Modern China-Myanmar Relations
Dilemmas of Mutual Dependence
David I. Steinberg and Hongwei Fan
432 pp., maps and illustrations,
NIAS Monographs # 121
- First book-length study examining the increasingly important and dynamic relationship between China and Myanmar.
- Uses hitherto unavailable Chinese sources.
- Concludes that Myanmar is not a client state of China, and their relationships have become more interdependent.
This volume examines the changing relations between China and Burma/Myanmar since Burmese independence in 1948 and the formation of the People’s Republic of China in 1949. Using Chinese sources, it documents the negotiations and settlement of outstanding issues such as the border demarcation, the Chinese Nationalist forces in Burma, the status of the overseas Chinese residents, and the Burma Communist Party.
The study documents the Sino-Burmese riots of 1967, the improvement of relations, culminating in the close bilateral association since 1988–89. It analyses in detail Myanmar’s changing role in Chinese strategy, concentrating on trade and investment relations, oil, gas, hydroelectric power, natural resources and improved transportation. It outlines military cooperation, narcotics control, and migration while emphasizing Indian and ASEAN concerns and responses.
The volume outlines a set of policy dilemmas facing the central and provincial Chinese authorities, the Myanmar government and Burmese ethnic minorities, while analysing dilemmas for the United States, India, ASEAN and Japan in responding to the changed interdependent Sino-Burmese relationship.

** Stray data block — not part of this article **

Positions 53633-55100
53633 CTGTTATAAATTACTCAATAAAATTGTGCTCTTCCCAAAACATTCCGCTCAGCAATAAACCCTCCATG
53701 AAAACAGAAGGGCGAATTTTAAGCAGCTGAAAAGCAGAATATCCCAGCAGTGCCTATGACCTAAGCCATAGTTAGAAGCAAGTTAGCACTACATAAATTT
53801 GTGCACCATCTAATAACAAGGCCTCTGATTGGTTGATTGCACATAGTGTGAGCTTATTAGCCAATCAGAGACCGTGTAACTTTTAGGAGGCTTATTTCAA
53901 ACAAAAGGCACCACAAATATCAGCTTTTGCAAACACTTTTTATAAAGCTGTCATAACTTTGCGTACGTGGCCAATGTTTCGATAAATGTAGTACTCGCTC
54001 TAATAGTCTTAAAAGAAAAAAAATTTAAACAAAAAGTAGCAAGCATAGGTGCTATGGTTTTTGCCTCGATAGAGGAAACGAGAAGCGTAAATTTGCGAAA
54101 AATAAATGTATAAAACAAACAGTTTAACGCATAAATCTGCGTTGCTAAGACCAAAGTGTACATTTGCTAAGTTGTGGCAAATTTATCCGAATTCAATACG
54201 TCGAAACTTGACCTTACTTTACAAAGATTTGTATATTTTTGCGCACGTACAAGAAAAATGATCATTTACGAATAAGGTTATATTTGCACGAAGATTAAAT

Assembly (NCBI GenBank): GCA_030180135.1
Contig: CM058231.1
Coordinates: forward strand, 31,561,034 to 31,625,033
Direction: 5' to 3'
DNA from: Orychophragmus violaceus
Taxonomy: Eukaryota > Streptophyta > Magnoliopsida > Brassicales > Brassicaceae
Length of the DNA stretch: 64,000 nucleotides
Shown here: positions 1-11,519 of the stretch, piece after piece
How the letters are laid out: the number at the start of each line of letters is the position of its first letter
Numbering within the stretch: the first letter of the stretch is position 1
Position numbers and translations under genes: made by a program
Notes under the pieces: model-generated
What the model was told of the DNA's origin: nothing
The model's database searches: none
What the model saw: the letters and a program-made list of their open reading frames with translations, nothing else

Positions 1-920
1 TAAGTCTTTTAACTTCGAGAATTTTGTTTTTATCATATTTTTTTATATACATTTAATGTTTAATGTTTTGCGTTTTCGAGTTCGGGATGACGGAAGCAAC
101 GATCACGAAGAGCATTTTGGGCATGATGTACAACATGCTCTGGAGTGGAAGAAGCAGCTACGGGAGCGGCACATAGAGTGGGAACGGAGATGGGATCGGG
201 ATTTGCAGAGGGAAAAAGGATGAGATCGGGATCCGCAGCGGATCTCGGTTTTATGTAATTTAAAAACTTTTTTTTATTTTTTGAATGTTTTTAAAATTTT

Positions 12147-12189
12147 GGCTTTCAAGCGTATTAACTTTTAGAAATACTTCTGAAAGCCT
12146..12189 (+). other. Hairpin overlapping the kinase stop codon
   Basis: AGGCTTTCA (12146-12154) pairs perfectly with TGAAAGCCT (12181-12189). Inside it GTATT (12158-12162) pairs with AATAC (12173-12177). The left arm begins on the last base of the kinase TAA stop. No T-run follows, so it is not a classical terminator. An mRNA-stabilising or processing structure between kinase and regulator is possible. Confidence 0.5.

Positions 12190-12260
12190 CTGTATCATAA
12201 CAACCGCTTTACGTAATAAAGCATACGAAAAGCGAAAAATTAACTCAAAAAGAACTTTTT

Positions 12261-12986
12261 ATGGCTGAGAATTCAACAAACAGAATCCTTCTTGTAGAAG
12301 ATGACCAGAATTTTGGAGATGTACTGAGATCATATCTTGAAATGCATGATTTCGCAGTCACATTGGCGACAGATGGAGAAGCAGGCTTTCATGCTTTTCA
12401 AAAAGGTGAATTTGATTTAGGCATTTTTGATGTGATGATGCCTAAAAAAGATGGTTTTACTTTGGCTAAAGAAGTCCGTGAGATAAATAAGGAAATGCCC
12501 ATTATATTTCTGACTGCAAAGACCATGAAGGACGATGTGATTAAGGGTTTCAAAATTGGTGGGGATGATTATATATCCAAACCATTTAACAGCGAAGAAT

David I. Steinberg
David I. Steinberg is Distinguished Professor of Asian Studies at the School of Foreign Service, Georgetown University. Formerly a Representative of the Asia Foundation in Korea, he has had a distinguished professional career and published extensively on Myanmar-Burma, the Koreas and the wider Asian scene.
Fan Hong-wei is Associate Professor at the Research School of Southeast Asian Studies (Nanyang Yanjiu Yuan), Xiamen University, China. He obtained his Ph.D. in History from Research School of Southeast Asian Studies, Xiamen University. In 2008, he was the postdoctoral fellow in the School of Foreign Service, Georgetown University. He has taught history and international relations in Xiamen University and is also the Editor of the Journal of Southeast Asian Affairs. Over a decade, he has contributed more than thirty articles in Chinese, English and Japanese in journals, edited volumes, and newspapers. His research interests and focus cover Burma/Myanmar issues, the overseas Chinese in Southeast Asia, and China–Southeast Asia relations. He has been the director of the research projects of the Sumitomo Foundation, and China’s Ministry of Education.
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